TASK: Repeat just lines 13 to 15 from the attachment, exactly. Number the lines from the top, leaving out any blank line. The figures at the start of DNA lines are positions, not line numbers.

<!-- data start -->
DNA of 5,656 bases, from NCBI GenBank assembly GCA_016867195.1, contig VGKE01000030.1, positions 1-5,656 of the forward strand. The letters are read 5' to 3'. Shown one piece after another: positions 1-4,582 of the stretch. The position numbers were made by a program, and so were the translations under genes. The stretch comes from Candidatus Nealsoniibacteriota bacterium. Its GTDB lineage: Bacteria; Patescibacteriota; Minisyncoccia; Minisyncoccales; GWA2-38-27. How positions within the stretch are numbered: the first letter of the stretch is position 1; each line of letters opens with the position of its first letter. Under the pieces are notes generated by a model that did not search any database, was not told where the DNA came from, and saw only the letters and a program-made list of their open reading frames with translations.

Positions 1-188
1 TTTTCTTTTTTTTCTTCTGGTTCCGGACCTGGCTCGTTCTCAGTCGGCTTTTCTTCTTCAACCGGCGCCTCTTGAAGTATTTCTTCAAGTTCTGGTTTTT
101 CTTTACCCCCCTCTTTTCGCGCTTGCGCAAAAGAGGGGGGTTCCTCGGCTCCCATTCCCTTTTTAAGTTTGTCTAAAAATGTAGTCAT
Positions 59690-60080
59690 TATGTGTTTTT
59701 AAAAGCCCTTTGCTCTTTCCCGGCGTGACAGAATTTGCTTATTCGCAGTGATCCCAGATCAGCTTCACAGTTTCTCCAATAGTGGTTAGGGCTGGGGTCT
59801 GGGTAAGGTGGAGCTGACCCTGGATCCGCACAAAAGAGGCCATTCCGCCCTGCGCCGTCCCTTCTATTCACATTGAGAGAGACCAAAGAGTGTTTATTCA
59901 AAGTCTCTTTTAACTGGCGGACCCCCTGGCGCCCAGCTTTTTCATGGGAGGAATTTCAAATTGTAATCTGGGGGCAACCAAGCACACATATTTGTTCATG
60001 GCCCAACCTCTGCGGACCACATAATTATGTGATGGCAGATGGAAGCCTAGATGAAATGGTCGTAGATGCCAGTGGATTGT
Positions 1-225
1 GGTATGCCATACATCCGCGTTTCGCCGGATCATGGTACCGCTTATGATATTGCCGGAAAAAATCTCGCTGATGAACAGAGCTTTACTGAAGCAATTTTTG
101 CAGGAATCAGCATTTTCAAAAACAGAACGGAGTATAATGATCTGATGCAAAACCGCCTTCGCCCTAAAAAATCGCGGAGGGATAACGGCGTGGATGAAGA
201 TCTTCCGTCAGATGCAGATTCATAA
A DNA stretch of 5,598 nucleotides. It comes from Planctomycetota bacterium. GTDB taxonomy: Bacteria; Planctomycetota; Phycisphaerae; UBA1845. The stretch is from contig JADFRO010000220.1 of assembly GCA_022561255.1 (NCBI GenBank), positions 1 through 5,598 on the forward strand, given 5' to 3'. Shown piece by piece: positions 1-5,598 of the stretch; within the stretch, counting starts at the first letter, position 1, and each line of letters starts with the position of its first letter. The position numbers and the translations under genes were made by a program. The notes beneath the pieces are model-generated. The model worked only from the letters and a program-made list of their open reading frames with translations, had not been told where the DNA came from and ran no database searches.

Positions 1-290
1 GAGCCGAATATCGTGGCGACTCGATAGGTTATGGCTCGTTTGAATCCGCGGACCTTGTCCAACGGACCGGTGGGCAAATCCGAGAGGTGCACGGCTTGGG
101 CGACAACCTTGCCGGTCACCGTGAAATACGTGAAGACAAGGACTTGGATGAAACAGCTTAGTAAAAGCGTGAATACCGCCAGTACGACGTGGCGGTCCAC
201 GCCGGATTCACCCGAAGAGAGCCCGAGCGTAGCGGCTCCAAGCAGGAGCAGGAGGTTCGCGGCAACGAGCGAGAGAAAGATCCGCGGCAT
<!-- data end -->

101 CAGGAATCAGCATTTTCAAAAACAGAACGGAGTATAATGATCTGATGCAAAACCGCCTTCGCCCTAAAAAATCGCGGAGGGATAACGGCGTGGATGAAGA
201 TCTTCCGTCAGATGCAGATTCATAA
A DNA stretch of 5,598 nucleotides. It comes from Planctomycetota bacterium. GTDB taxonomy: Bacteria; Planctomycetota; Phycisphaerae; UBA1845. The stretch is from contig JADFRO010000220.1 of assembly GCA_022561255.1 (NCBI GenBank), positions 1 through 5,598 on the forward strand, given 5' to 3'. Shown piece by piece: positions 1-5,598 of the stretch; within the stretch, counting starts at the first letter, position 1, and each line of letters starts with the position of its first letter. The position numbers and the translations under genes were made by a program. The notes beneath the pieces are model-generated. The model worked only from the letters and a program-made list of their open reading frames with translations, had not been told where the DNA came from and ran no database searches.